Monday, October 16, 2006

Vive le ROI!

Please excuse my French but I could not resist the pun!

Agile proponents, including me, often use an improved return on investment (ROI) as an argument for avoiding traditional software development methodologies in favor of agility. The scope considered for this ROI usually concerns the financial investment made for the particular project and the result the stakeholders are expecting from it.

There is another ROI that I think is important to consider and that is also heavily impacted by the adoption of agile practices: the intellectual return on investment.

Indeed, developers involve a lot of themselves when working on a software project. The most obvious investment is the time spent at their desks but there is also a tremendous part of the job that is done after hours, outside of the office.

Ever zombie drove from work while mentally exploring the arcane of a new system's architecture? Ever had the light bulb that turns on while revisiting the latest written code under your shower? If yes, you probably see what I mean when I say that software development is pretty mind invasive.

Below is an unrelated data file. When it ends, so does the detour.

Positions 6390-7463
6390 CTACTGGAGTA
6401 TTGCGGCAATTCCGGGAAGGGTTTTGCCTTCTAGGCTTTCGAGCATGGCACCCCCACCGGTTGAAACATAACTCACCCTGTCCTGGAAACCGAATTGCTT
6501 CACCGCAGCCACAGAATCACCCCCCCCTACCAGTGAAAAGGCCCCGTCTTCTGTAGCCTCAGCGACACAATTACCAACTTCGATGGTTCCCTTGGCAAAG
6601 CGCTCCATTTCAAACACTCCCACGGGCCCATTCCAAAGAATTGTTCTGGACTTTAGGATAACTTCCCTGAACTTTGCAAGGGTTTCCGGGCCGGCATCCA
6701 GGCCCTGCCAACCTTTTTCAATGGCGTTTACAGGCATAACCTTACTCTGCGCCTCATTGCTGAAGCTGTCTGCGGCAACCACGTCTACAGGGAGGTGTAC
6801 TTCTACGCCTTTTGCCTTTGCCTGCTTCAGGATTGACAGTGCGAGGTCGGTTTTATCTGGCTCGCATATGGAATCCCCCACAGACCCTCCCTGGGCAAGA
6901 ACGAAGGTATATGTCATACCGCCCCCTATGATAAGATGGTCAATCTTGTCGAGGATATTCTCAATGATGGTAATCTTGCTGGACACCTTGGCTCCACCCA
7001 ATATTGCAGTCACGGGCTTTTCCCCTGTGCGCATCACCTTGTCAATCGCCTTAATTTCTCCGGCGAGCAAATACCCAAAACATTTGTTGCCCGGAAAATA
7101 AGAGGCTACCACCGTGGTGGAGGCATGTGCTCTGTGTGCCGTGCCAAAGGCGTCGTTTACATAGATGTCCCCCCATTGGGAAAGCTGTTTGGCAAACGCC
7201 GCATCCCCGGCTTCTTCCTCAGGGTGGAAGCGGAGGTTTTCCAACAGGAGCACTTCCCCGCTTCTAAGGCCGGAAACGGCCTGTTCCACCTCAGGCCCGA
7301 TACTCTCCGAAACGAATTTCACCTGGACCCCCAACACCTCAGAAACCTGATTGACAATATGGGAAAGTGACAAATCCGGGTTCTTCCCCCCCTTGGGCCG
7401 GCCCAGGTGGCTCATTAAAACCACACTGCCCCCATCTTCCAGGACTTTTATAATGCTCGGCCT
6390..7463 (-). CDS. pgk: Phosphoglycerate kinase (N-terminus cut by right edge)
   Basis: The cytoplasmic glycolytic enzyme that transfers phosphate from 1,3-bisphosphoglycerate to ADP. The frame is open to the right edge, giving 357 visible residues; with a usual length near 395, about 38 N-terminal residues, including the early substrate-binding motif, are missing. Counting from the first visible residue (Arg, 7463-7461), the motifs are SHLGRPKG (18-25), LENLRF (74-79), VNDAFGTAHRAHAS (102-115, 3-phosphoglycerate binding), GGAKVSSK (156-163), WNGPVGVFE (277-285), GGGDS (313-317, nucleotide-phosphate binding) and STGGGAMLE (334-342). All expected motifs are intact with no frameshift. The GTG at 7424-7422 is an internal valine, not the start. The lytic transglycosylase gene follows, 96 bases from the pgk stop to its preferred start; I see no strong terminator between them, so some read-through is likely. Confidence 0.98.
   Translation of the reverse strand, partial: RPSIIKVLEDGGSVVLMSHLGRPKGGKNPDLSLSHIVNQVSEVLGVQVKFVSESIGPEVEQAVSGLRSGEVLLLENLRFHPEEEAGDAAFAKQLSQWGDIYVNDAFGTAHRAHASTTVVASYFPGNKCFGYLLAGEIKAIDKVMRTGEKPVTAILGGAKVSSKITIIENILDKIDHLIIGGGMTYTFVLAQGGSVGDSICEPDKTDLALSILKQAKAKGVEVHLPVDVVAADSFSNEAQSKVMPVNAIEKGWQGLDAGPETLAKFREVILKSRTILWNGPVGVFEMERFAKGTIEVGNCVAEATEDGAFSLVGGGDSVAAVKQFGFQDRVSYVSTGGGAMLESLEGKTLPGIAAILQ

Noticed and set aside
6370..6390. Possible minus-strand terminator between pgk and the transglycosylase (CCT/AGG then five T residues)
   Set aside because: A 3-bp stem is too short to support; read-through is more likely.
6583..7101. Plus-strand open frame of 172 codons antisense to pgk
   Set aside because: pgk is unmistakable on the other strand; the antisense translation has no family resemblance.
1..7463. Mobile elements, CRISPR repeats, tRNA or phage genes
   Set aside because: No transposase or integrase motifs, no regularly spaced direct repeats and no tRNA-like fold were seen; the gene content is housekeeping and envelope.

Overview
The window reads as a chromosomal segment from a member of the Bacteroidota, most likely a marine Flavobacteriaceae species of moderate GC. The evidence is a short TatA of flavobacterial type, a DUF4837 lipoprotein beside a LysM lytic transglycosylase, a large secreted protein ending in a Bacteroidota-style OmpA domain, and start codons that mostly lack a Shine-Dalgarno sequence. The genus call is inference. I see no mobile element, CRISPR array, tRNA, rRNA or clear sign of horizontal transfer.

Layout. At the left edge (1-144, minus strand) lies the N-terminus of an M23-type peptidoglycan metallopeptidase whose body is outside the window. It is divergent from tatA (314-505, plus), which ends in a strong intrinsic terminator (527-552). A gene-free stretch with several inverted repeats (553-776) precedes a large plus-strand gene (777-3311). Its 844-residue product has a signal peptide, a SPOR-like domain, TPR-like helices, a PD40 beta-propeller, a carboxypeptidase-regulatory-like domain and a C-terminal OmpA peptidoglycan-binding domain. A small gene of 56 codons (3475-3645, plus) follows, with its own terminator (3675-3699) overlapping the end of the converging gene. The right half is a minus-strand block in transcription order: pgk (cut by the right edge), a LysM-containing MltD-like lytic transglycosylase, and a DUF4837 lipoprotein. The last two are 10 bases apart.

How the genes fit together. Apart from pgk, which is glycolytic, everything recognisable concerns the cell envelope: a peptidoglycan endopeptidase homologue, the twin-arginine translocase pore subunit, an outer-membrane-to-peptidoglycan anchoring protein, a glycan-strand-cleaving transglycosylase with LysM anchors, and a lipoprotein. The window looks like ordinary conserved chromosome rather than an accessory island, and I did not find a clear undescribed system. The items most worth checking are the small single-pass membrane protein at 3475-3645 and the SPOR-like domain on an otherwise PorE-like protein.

Pecuniary compensation is often considered as the just compensation for this invasion: I pretend this is not enough. Money only buys time. The intellectual investment must be compensated by a specific ROI. What could be this specific ROI?

From my experience:
satisfaction in the quality of work
a sustainable elevated productivity and
an increased confidence in the system that is under construction
is a combination that forms a good intellectual ROI.
Knowing that this is the kind of conditions that agile methodologies can create, it can be used as an argument to sell them to programmers, who can sometimes get convinced of the benefits for their company (or the project stakeholders or their managers) but are not always convinced of the benefits for themselves.